The morning of September 11, 2001, I awoke excited. I was buying my new car that day, a ten-year-old Volvo, all black with leather seats and an aftermarket spoiler I couldn’t wait to remove.
I’d spent the previous months backing out on the concept of college after graduating high school because 18-year-old me placed an irrationally heavy emphasis (100% sexual) on having a car in college. Having totaled my Dad’s Volvo by exiting a freeway without the aid of an offramp (that’s paraphrased from the police report), my days consisted not of learning to smoke weed or appreciate the Dead in Santa Cruz, but two jobs: repairing golf clubs and stringing tennis rackets for chump change, and hustling golfers on courses and putting greens for significantly more. 8 months after becoming car-less, I’d made enough (half the actual amount, thanks to a loan from my parents and a tap-in birdie worth $760) to buy another.
I popped out of bed, too excited to shower. I flew out of my parents’ door and walked up 29th Street to my bus stop, ducking into my childhood McDonald’s because I had a few extra minutes as a result of not showering. I grabbed a #1 (Egg McMuffin, hash browns, OJ) and waited for the #7 on Pico. As I sat on a bench near 30th, a homeless man covered in excrement (or an extraordinarily done excrement-esque pattern) approached me. This wasn’t your typical Santa Monica homeless man, the “sleeping under a freeway, drunk or high at 9 AM on a Tuesday” variety– but more along the lines of the “tragically aware doomsday homeless man”; the only thing he lacked was an apocalyptic proclamation of my godlessness on sandwich boards.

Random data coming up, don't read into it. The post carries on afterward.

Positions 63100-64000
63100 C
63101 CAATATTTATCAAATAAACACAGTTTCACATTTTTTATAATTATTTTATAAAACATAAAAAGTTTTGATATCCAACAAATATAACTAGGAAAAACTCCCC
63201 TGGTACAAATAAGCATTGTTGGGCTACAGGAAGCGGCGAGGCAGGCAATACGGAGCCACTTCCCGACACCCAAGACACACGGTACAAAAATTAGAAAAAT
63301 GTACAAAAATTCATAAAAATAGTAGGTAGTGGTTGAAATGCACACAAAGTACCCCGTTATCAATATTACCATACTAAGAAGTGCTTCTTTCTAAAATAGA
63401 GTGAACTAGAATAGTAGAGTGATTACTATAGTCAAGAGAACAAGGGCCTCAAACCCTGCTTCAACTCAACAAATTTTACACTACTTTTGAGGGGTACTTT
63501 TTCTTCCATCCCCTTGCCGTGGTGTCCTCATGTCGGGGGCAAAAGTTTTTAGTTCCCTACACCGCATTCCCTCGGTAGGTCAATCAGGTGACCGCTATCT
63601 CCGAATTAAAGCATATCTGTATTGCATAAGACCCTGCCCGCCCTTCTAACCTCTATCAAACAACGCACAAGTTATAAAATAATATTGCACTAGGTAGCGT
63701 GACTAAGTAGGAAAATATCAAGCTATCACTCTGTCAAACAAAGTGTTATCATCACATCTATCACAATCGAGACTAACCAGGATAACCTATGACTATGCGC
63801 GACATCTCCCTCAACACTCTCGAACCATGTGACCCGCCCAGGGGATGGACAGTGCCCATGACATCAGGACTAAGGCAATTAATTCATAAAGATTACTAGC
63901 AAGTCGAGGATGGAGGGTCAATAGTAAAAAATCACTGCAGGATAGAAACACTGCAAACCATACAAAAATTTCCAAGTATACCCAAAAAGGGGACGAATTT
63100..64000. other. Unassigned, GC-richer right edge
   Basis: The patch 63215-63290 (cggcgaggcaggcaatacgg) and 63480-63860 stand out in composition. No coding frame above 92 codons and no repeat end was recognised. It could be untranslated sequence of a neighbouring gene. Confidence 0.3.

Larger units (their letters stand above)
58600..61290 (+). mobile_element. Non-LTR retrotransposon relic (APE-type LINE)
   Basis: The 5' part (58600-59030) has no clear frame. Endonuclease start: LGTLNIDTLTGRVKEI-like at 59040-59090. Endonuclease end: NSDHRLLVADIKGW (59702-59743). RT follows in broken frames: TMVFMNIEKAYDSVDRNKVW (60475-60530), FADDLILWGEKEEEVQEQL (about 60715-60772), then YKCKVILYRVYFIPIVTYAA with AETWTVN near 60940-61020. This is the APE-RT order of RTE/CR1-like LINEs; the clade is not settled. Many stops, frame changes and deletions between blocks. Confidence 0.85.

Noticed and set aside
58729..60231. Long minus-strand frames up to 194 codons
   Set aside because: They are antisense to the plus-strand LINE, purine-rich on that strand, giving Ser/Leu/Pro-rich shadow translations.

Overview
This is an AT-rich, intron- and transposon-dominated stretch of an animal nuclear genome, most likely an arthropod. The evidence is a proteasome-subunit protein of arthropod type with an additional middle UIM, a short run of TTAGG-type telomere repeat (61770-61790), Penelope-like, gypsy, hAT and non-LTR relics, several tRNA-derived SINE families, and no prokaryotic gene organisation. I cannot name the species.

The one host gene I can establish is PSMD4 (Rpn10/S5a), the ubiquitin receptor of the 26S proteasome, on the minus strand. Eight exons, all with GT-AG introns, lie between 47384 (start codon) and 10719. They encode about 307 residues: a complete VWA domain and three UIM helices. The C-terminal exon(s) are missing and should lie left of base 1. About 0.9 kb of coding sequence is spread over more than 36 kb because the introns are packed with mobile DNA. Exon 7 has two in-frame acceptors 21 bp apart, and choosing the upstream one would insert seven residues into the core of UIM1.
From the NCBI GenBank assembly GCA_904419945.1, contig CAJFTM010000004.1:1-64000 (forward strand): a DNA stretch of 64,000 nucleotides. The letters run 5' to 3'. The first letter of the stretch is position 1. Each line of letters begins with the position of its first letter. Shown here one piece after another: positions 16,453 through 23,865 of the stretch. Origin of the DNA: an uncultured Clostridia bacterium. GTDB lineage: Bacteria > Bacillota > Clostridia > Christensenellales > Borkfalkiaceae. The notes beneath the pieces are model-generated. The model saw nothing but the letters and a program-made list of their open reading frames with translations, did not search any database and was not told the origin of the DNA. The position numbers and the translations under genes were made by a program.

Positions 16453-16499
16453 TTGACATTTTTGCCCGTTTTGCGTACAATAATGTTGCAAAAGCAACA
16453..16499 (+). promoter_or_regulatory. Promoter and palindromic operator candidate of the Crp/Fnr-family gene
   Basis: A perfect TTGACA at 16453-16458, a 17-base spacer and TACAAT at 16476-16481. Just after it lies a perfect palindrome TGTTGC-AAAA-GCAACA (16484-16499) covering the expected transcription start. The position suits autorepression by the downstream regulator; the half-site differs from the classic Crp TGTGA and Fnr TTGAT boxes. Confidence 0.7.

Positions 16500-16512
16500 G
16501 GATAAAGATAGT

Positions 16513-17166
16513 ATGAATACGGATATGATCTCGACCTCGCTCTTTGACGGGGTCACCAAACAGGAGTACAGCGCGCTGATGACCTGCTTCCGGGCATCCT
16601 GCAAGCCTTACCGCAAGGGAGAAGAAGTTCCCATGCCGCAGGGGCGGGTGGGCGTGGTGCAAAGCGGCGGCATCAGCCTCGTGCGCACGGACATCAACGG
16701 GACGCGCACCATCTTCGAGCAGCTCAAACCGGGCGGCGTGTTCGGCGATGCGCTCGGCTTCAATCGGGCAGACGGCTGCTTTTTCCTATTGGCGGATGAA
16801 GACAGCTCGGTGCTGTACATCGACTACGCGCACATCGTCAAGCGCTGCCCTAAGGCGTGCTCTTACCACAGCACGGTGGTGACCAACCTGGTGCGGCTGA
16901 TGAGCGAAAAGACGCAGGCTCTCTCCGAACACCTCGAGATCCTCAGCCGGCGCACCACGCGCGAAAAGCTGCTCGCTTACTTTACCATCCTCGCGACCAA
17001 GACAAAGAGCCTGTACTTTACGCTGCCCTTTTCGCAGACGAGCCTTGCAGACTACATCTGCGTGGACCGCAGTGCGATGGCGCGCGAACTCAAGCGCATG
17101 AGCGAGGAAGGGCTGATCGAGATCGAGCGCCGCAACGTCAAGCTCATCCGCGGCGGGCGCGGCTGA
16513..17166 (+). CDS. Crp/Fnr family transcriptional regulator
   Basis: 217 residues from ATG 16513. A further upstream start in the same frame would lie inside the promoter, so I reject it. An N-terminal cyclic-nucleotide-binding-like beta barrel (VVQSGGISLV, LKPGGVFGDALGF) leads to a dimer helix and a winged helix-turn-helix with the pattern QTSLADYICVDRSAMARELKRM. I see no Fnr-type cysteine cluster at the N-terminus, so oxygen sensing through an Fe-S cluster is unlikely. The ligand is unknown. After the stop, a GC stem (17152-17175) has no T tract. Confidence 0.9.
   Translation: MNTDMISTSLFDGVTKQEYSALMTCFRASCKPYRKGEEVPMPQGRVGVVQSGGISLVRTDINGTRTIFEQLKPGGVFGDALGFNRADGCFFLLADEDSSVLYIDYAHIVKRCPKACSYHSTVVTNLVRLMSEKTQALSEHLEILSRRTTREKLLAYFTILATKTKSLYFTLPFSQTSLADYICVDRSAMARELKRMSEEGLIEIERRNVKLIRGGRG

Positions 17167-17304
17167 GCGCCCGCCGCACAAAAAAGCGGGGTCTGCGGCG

“Gimme that Egg McMuffin and I’ll blow you mind!” he shouted, marching over.
And just like any other Tuesday morning (or Friday night, or Sunday afternoon), I dismissed him as if by instinct. “Look, if I give this excrement-covered hobo with a promise of blowing my mind my Egg McMuffin, I’ll have to give every excrement-covered hobo with a promise of blowing my mind an Egg McMuffin,” I thought to myself.
So, I didn’t. He stopped, turned, and stormed off in the other direction. “G’fuckyaself, man, they just blew up New York!” was all I could make out.
I didn’t make much of it at the time, sitting by myself on that bench, waiting for my bus, eating my breakfast. When my bus arrived, it wasn’t particularly full, nor was it particularly loud; certainly not tense, let alone somber or devastated. Mind you, this was 2001, “olden times” during which we still used our voices to call each other, dated people we’d initially met in person, read the news on actual paper. I finished my McMuffin on the bus, suddenly felt guilty about that excrement-covered homeless guy, and left my hash browns in the bag on my seat when I got off.
When I stepped into the shop, I had no idea I was entering one of the most common scenes across America that day: co-workers standing still as gravestones, hands glued to their backs of their necks like stock brokers in a recession still years away, necks craned upward to a developing loop of the most terrifying, ominous, awesome visuals I’d ever seen.
I’d end up buying the Volvo a week later than planned, but by then it had become a formality, not a coronation. Much like the rest of the country, I judged everyone a little more closely that day. Not on a racial or ethnic or socioeconomic basis, just anyone who came in to spend hundreds or even thousands of dollars on golf clubs and hit free balls into a net while lower Manhattan disintegrated.
Them, and excrement-covered hobos with a promise of blowing my mind.
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